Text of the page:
At Tuesday's question time with OFMDFM Ministers were asked to provide an update on the Older People’s Strategy. The following transcript outlines that OFMDFM hope to be in a position to launch the consultation for the strategy in late March or early April.
Mr Humphrey asked the First Minister and deputy First Minister for an update on the strategy for older people. (AQO 3552/11-15)
Mr P Robinson: With your permission, Mr Speaker, I will ask junior Minister Jonathan Bell to answer the question.
Mr Bell: The new draft active ageing strategy was extensively reworked during 2012 following the feedback from the ageing strategy advisory group, which was chaired by Claire Keatinge, the Commissioner for Older People. The advisory group provided very helpful feedback on the content of the current draft strategy and provided comments on the draft early actions plan that has been developed to implement the strategy. We are grateful to the group for its advice and expertise. Junior Minister McCann and I met Claire Keatinge and representatives from the age sector to discuss the development of the strategy. It highlights the key issues facing older peoplehere. It will be implemented through the Delivering Social Change framework with a focus on what Departments can do to add to existing work to make a strategic change to services or programmes for older people.
The specific scope of the Delivering Social Change signature programmes, their associated targets and reporting mechanisms are currently the focus of discussion in all Departments. Once they are finalised, we will have a strategy and an early actions plan, the content of which, I am delighted to say, has been strongly influenced by older people and those who work closely with them. We hope to be in a position to launch the consultation for the strategy in late March or early April. It will take account of the views of older people, their representatives and, importantly, those who care for them.
Mr Humphrey: I thank the junior Minister for his answer. Will he assure the House that, in line with international practice, legislation on goods, facilities and services for over-18s will be implemented without delay?
Mr Bell: Yes. Anti-discrimination legalisation in relation to age is currently limited to the fields of employment, vocational training and further and higher education.
In answering the earlier question, I should have said that, following consultation and analysis, the final strategy will be published in the autumn of 2013.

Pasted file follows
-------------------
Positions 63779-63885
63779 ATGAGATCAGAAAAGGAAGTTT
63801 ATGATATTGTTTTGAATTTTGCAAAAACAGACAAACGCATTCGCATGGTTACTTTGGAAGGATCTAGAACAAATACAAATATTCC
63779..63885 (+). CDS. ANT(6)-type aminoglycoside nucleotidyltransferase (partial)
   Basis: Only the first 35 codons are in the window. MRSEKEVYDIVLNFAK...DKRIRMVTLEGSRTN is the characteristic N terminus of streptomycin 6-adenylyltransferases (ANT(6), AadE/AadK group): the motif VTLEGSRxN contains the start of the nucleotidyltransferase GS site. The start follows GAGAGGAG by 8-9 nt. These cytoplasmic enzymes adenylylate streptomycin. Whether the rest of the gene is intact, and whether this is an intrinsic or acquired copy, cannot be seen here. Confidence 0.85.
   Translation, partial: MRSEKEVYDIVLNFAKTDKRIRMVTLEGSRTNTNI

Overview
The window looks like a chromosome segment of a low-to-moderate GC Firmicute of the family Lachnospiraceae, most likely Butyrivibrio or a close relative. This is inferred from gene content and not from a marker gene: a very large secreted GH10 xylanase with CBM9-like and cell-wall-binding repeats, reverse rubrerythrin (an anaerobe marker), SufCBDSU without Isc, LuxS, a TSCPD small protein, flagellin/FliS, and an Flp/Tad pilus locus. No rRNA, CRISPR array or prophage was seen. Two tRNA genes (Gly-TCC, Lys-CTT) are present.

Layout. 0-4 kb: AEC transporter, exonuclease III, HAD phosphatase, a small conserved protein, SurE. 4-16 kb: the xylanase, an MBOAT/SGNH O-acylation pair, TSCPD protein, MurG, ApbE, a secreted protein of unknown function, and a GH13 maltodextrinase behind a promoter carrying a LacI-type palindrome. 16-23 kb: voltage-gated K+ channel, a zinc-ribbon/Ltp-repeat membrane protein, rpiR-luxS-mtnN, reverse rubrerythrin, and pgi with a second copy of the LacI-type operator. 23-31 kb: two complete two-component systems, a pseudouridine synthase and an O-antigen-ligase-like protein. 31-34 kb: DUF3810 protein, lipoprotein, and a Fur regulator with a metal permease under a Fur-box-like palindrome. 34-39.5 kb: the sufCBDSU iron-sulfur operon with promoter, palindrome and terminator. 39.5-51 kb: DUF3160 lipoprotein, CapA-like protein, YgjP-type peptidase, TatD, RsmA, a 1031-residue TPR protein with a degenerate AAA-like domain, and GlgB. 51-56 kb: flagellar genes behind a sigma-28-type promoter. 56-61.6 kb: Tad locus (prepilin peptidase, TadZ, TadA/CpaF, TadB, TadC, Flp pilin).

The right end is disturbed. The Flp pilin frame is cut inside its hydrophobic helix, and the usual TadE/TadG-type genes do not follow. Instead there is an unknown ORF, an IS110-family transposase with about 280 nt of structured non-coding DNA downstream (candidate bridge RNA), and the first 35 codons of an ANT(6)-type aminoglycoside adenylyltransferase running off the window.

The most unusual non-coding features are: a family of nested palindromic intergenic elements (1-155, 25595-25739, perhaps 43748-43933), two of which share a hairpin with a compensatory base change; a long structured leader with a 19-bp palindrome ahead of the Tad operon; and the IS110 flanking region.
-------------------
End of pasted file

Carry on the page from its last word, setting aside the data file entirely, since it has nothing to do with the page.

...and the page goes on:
The Programme for Government committed us to extending age discrimination legislation to the provision of goods, facilities and services. That will require new legislation to be taken through the Assembly. Prior to a new Bill being introduced in the Assembly, a considerable number of steps have to be taken to ensure that the legislation achieves the intended outcome. That will involve a period of detailed policy development, and we are at that stage now.
In Britain, the Equality Act 2010 provisions banning age discrimination against over-18-year-olds in the provision of goods, facilities and services and public functions came into operation on 1 October 2012. In July 2008, the European Commission issued a draft anti-discrimination directive that included protection in the provision of goods, facilities and services on the grounds of age. I understand that that is currently stalled in the Council.
Comparative analysis is also being undertaken to determine how other jurisdictions, such as Australia and Canada, which have age goods, facilities and services legislation in place, have made provision for all ages. That will inform our consideration of the scope of the legislation that we will introduce.
Ms S Ramsey: Go raibh maith agat, a Cheann Comhairle. It is useful that the junior Minister mentioned the position of children and young people. He has practically answered the question that I was going to ask. Minister, you mentioned that the issue was stalled in the Council. Can you elaborate on that?
Mr Bell: I am not privy to the internal work of the Council. My understanding is that, in 2008, the European Commission issued the draft directive, which included a provision for protection in the provision of goods, facilities and service on the grounds of age. I am not sure what the current circumstances are, but we can certainly ask and seek to provide that information to you.
Mr Lyttle: I welcome the improved level of consultation that has been used in the strategy. Perhaps we could consider using that method for other strategies. Does the junior Minister agree with the assessment that there is a benign prejudice against older people in our society? How does he hope that the strategy will tackle that prejudice?
Mr Bell: Many older people's groups have told us that they are delighted with the work that the Office of the First Minister and deputy First Minister did, not only in establishing a commissioner but in establishing a commissioner with considerable teeth in the work that she does and what she can call in to examine. I have also spoken to the Pensioners Parliament, and I want to pay a considerable tribute to older people. After all, they are the people who made this society. I have also talked to groups about childcare, and we see a continued reliance on grandparents, who do an excellent job in shaping the lives of children.
Issues such as travel insurance are of concern to me and, I think, to the Member. We are particularly concerned about what healthyolder people are asked to pay for travel insurance simply on the grounds of their age. Northern Ireland overwhelmingly recognises the contribution that our older people make to our society, and the two words that I would say to that older generation would be, "Thank you".